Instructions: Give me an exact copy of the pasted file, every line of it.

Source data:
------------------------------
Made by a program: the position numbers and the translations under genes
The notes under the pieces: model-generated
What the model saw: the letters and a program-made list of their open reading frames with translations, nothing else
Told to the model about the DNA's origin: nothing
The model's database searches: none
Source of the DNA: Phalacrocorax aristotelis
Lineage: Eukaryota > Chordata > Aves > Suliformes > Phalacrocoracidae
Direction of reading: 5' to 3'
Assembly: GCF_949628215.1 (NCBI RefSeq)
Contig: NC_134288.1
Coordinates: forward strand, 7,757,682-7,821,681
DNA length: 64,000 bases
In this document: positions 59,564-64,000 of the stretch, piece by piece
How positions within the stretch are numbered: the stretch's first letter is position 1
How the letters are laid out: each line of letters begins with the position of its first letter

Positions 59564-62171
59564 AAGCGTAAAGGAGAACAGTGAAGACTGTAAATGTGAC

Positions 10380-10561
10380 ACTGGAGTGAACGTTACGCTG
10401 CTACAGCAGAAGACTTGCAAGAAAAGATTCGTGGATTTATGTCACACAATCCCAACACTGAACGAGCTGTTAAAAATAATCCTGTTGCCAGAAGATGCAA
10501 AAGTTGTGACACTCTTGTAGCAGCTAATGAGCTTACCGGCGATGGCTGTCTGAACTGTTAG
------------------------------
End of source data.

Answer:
Made by a program: the position numbers and the translations under genes
The notes under the pieces: model-generated
What the model saw: the letters and a program-made list of their open reading frames with translations, nothing else
Told to the model about the DNA's origin: nothing
The model's database searches: none
Source of the DNA: Phalacrocorax aristotelis
Lineage: Eukaryota > Chordata > Aves > Suliformes > Phalacrocoracidae
Direction of reading: 5' to 3'
Assembly: GCF_949628215.1 (NCBI RefSeq)
Contig: NC_134288.1
Coordinates: forward strand, 7,757,682-7,821,681
DNA length: 64,000 bases
In this document: positions 59,564-64,000 of the stretch, piece by piece
How positions within the stretch are numbered: the stretch's first letter is position 1
How the letters are laid out: each line of letters begins with the position of its first letter

Positions 59564-62171
59564 AAGCGTAAAGGAGAACAGTGAAGACTGTAAATGTGAC

Positions 10380-10561
10380 ACTGGAGTGAACGTTACGCTG
10401 CTACAGCAGAAGACTTGCAAGAAAAGATTCGTGGATTTATGTCACACAATCCCAACACTGAACGAGCTGTTAAAAATAATCCTGTTGCCAGAAGATGCAA
10501 AAGTTGTGACACTCTTGTAGCAGCTAATGAGCTTACCGGCGATGGCTGTCTGAACTGTTAG